Critically, it is the way in which we now take drugs that shows the shift in the notion of the ‘self’. So-called ‘magic-bullet drugs’ - one-off, limited-course drugs designed to treat highly targeted problems - have given way to ‘maintenance drugs’ - eg, antidepressants and anti-anxiety pills that must be taken in perpetuity.

‘This is a big shift from the old model,’ says Cowles. ‘It used to be: “I am Henry. I am ill in some way. A pill can help me get back to being Henry, and then I’m off it.” Whereas now: “I am only Henry when I’m on my meds.” Between 1980, 2000, and now, the proportion of people on that kind of maintenance pill with no end in sight is just going to keep going up and up.’

Might maintenance drugs then be the first step in drug use that permits a post-human state? Although they don’t necessarily fundamentally change who we are - as anyone who is on daily antidepressants or other neurological medications knows - there is a certain cloudy feeling or dullness that begins to redefine one’s most basic experiences. To be oneself is to be drugged. The future of drugs is likely to be an extension of this.

Here, it is worth stepping back. Over the past century there has been an intimate interaction between culture and drugs, each informing the other, exemplifying the cultural directions in which humans have wanted to go - be it rebelling, submitting or moving entirely outside of all systems and constraints.  Taking a good look at what we want today’s drugs and the drugs of tomorrow to do provides an idea of the cultural questions we are looking to solve. ‘The traditional model of drugs that do something active to a passive user,’ says Walton, ‘will very possibly be superseded by substances that empower the user to be something else entirely.’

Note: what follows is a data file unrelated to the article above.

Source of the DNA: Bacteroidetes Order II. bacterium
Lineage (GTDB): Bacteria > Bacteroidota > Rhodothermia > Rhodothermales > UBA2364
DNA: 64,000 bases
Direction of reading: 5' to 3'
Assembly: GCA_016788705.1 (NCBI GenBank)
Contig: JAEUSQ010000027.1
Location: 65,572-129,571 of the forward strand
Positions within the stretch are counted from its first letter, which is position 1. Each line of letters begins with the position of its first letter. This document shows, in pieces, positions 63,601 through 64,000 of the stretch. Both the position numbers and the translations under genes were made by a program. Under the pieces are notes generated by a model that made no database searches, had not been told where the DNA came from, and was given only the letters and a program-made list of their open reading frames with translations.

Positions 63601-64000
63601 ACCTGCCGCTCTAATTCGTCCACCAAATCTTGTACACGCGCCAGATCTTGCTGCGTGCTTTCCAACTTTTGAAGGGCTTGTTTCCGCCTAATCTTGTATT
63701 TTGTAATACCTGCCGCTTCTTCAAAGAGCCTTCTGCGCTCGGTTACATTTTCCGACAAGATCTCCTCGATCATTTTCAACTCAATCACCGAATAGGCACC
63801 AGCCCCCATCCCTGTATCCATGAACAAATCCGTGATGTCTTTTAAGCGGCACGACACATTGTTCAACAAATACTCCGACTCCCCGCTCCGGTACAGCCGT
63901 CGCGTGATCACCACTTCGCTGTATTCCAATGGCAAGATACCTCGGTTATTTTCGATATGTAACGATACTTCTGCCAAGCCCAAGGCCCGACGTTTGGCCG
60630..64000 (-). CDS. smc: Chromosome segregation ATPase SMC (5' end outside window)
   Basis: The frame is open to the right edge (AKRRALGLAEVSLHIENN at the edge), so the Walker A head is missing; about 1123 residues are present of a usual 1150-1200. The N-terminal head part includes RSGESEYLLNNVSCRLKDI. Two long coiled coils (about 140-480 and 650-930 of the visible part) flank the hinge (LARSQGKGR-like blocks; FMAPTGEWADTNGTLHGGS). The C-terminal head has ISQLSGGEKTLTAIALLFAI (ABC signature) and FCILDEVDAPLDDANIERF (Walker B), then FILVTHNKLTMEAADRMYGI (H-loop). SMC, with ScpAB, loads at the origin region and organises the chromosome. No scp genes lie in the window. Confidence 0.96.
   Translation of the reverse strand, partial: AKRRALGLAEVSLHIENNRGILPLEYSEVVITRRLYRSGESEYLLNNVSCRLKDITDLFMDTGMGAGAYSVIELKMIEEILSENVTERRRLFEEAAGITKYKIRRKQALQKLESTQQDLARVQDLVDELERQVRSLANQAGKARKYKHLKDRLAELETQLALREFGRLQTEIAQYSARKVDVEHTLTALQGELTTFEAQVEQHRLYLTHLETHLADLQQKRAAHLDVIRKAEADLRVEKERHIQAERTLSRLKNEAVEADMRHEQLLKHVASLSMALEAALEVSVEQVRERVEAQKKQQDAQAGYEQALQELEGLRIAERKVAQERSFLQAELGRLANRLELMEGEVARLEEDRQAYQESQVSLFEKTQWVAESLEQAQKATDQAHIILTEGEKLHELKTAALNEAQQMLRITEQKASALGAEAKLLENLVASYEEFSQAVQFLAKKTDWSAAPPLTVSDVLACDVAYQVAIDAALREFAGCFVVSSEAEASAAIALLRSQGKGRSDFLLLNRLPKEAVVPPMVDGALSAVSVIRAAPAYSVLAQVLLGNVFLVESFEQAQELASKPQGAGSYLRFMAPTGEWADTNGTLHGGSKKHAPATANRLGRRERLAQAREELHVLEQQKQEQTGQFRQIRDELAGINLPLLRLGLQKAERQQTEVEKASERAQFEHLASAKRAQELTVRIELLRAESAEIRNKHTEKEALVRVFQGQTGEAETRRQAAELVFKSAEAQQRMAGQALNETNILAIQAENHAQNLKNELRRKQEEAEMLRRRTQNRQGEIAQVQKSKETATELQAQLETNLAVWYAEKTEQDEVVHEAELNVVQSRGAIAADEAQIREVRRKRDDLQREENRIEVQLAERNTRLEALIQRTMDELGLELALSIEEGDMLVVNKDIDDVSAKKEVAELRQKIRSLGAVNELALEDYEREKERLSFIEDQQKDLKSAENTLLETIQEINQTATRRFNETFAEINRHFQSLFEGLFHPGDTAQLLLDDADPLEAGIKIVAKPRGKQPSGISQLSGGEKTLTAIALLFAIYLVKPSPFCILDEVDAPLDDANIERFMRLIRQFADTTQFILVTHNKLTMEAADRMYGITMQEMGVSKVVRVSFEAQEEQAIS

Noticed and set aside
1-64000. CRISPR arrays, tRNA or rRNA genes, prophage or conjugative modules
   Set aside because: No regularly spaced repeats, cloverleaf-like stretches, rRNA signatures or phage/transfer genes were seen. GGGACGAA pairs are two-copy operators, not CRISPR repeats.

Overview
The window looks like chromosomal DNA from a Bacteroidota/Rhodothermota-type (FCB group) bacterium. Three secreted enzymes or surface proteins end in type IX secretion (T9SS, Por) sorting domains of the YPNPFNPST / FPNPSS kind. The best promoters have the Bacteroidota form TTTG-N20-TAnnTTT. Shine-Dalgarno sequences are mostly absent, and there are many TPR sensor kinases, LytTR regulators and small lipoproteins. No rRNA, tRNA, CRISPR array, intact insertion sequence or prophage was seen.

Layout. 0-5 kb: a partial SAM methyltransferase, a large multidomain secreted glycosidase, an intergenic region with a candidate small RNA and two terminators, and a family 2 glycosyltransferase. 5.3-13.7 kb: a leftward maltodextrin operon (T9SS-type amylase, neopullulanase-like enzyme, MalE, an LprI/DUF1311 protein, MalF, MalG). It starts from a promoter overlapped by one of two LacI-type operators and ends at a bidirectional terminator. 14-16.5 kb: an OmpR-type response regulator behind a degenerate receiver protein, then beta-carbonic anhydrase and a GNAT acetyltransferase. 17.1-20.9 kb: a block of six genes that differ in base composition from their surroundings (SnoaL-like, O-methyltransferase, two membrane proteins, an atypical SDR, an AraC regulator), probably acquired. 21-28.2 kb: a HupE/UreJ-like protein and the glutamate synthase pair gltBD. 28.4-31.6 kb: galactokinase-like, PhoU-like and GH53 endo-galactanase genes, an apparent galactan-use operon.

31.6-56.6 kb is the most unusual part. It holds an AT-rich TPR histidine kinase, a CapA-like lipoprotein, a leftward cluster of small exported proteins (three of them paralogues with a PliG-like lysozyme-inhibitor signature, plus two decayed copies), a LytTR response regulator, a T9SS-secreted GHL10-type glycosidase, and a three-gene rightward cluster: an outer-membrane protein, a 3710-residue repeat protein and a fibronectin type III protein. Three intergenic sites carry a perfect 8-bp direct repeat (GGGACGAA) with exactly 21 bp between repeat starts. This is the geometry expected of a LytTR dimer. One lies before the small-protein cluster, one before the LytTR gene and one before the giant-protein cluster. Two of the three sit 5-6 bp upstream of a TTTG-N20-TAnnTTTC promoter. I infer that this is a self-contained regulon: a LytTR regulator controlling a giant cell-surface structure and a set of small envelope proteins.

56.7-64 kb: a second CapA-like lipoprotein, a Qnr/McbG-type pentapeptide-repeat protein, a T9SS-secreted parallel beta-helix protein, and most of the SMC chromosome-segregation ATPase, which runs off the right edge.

Surely, this possibility will come to pass in some form or another in a relatively short time - drugs allowing a total escape from the self - and with it we will see the new crop of cultural questions that are being raised, and potentially answered, by drugs.

Patterns of drug use over the past century gives us a surprisingly accurate insight into wide swaths of cultural history, with everyone from Wall Street bankers and depressed housewives to college students and literary scions taking drugs that reflect their desires and answer their culture’s issues.

But the drugs have always reflected a simpler, consistent truism. Sometimes we have wanted out of ourselves, sometimes we’ve wanted out of society, sometimes out of boredom or out of poverty; but always, whatever the case, we have wanted out. In the past, this desire was always temporary - to recharge our batteries, to find a space away from our experiences and the demands of living pressed upon us. However, more recently, drug use has become about finding a durable, lengthier, existential escape - a desire that is awfully close to self-obliteration.